John Perry of Stanford University, USA, was recognized for his Theory of Structured Procrastination, which says: to be a high achiever, always work on something important, using it as a way to avoid doing something that's even more important.
Never could have conceived that procrastination is or could be structured but then I was most likely busy doing other things.
REFERENCE: "How to Procrastinate and Still Get Things Done," John Perry, Chronicle of Higher Education, February 23, 1996. Later republished elsewhere under the title "Structured Procrastination."
BIOLOGY PRIZE: Darryl Gwynne (of CANADA and AUSTRALIA and the UK and the USA) and David Rentz (of AUSTRALIA and the USA) for discovering that a certain kind of beetle mates with a certain kind of Australian beer bottle.
Perhaps certain types of beetles are sight-challenged and Australian beer bottles resemble beetles. It's probably a good thing that the brand of Australian beer was omitted.
REFERENCE: "Beetles on the Bottle: Male Buprestids Mistake Stubbies for Females (Coleoptera)," D.T. Gwynne, and D.C.F. Rentz, Journal of the Australian Entomological Society, vol. 22, , no. 1, 1983, pp. 79-80
REFERENCE: "Beetles on the Bottle," D.T. Gwynne and D.C.F. Rentz, Antenna: Proceedings (A) of the Royal Entomological Society London, vol. 8, no. 3, 1984, pp. 116-7.
PHYSICS PRIZE: Philippe Perrin, Cyril Perrot, Dominique Deviterne and Bruno Ragaru (of FRANCE), and Herman Kingma (of THE NETHERLANDS), for determining why discus throwers become dizzy, and why hammer throwers don't.
This discovery would most likely be of high interest to discus tossers and hammer throwers. Seems it's something to do with motion sickness, accord to the reference supplied. Then again, why would a person who suffers from motion sickness take up these sports, one wonders.
REFERENCE: "Dizziness in Discus Throwers is Related to Motion Sickness Generated While Spinning," Philippe Perrin, Cyril Perrot, Dominique Deviterne, Bruno Ragaru and Herman Kingma, Acta Oto-laryngologica, vol. 120, no. 3, March 2000, pp. 390–5.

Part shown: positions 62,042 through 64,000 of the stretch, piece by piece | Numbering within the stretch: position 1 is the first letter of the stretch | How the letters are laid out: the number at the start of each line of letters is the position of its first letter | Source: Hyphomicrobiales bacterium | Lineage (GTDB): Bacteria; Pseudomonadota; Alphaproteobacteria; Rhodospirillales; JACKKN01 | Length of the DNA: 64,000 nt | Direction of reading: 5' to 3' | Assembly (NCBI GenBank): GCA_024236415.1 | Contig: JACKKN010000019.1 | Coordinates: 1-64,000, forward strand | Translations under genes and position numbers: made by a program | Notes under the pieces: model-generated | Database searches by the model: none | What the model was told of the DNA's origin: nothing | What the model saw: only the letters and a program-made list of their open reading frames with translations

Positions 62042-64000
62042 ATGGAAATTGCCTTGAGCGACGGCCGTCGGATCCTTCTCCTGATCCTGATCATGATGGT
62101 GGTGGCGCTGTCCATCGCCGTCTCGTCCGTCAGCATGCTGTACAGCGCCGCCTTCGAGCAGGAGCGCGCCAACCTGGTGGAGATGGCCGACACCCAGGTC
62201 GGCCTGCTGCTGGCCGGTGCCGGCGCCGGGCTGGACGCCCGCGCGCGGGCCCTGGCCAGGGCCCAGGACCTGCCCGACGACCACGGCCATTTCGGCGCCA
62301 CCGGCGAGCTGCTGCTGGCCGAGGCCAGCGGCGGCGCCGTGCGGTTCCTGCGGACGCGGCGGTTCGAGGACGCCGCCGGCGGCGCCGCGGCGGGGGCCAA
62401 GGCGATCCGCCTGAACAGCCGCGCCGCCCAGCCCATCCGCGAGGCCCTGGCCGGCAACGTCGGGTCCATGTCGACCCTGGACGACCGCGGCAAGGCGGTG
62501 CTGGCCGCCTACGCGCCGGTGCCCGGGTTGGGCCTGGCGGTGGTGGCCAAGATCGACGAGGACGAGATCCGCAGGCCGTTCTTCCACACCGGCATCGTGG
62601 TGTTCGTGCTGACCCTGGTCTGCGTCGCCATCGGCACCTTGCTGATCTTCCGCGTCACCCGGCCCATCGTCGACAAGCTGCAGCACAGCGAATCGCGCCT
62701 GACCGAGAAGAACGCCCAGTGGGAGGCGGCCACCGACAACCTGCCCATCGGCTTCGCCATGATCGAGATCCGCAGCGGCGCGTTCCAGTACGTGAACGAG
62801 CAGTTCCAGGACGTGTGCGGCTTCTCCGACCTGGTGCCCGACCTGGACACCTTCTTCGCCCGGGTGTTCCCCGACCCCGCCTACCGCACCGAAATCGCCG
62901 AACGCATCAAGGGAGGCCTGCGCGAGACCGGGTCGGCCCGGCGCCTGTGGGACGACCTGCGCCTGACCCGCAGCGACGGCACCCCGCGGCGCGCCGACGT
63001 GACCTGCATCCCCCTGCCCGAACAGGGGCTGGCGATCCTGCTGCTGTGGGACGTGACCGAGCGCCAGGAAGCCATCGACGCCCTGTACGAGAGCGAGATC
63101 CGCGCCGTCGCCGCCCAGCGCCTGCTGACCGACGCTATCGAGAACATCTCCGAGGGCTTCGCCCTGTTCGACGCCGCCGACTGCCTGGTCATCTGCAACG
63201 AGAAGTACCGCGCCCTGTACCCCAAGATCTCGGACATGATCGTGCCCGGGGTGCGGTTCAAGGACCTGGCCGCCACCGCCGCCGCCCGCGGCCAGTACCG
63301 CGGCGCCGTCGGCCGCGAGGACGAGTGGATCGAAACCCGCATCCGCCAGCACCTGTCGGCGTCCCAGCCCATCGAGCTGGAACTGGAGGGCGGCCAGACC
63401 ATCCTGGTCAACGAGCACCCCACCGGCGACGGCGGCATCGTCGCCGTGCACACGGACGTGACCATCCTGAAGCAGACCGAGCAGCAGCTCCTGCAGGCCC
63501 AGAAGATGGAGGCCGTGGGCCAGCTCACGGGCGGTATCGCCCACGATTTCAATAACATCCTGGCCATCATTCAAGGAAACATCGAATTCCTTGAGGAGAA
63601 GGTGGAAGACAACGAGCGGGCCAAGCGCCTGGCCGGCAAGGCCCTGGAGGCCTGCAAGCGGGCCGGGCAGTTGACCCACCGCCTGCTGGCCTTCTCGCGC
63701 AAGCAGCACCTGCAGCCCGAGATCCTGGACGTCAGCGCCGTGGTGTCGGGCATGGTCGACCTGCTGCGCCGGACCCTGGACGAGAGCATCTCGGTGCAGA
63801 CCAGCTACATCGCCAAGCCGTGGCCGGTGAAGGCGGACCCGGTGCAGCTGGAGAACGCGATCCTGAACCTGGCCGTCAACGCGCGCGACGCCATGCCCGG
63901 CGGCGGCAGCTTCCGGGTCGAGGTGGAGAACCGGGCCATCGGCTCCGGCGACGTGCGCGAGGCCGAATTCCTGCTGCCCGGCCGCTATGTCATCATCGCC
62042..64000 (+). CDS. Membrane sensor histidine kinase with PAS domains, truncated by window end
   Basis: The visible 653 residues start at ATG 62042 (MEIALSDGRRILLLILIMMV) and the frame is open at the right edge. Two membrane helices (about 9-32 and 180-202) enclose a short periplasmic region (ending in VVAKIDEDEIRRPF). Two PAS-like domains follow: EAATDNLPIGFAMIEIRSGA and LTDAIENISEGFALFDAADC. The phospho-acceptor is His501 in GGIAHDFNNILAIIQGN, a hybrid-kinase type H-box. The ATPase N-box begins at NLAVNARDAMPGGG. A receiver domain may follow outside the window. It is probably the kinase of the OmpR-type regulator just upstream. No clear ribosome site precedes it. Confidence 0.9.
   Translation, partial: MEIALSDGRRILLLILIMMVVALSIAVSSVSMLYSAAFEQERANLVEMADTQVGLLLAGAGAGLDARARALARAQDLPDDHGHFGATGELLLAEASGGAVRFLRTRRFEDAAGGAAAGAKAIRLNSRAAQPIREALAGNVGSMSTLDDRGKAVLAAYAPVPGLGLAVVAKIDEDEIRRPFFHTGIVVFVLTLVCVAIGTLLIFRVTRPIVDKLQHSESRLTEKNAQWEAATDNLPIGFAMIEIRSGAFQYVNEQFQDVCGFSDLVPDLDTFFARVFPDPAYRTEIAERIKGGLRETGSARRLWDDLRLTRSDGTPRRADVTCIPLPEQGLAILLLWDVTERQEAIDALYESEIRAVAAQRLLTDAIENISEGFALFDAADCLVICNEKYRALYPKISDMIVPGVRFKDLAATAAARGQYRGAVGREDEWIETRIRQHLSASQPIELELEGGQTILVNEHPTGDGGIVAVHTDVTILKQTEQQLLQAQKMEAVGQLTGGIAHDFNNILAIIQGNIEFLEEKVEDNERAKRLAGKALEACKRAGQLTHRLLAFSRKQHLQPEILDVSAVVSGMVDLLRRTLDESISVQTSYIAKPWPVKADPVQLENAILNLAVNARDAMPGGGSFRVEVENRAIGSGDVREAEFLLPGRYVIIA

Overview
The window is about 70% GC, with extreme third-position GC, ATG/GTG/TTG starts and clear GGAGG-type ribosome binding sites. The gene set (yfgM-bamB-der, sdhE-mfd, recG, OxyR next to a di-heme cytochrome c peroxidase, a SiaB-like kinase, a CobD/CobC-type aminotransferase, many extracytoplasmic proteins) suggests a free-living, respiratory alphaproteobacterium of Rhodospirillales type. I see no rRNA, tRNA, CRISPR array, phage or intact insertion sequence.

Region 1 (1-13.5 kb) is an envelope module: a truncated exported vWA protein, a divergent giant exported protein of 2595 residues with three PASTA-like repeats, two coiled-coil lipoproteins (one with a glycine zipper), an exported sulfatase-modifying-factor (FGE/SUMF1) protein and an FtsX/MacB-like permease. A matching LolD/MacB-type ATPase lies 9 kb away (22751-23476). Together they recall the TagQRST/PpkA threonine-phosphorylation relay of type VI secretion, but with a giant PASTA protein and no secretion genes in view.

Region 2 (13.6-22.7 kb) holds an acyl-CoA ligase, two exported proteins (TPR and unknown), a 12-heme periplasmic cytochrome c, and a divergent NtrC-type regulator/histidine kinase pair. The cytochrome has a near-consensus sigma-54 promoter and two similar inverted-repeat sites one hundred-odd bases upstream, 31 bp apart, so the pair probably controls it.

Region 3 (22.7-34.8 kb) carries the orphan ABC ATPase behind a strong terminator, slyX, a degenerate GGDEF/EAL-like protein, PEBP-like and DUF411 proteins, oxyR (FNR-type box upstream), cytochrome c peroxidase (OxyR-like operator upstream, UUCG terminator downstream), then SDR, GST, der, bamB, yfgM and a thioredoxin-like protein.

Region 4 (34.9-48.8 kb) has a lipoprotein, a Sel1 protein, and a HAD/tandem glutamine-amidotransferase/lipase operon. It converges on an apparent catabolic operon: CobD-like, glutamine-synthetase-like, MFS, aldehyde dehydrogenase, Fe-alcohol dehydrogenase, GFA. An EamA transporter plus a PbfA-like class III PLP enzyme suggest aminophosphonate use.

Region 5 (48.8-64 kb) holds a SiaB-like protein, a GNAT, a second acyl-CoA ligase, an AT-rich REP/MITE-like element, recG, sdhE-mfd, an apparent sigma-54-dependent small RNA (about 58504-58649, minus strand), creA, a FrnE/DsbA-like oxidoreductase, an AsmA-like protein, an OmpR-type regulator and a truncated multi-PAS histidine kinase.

So here's an interesting one. The MATHEMATICS PRIZE: Dorothy Martin of the USA (who predicted the world would end in 1954), Pat Robertson of the USA (who predicted the world would end in 1982), Elizabeth Clare Prophet of the USA (who predicted the world would end in 1990), Lee Jang Rim of KOREA (who predicted the world would end in 1992), Credonia Mwerinde of UGANDA (who predicted the world would end in 1999), and Harold Camping of the USA (who predicted the world would end on September 6, 1994 and later predicted that the world will end on October 21, 2011), for teaching the world to be careful when making mathematical assumptions and calculations.
Mathematics prize? These dates really don't add up.
The PEACE PRIZE was awarded to Arturas Zuokas, the mayor of Vilnius, LITHUANIA, for demonstrating that the problem of illegally parked luxury cars can be solved by running them over with an armored tank.
So this leads one to wonder how Mayor Zuokas made this discovery. Peace prize?
PUBLIC SAFETY PRIZE: John Senders of the University of Toronto, CANADA, for conducting a series of safety experiments in which a person drives an automobile on a major highway while a visor repeatedly flaps down over his face, blinding him.
I mean, why-oh-why would a person drive a car on a major highway while a visor flaps down on his face? More important, who does the flapping?
REFERENCE: "The Attentional Demand of Automobile Driving," John W. Senders, et al., Highway Research Record, vol. 195, 1967, pp. 15-33. VIDEO
I mean, go figure!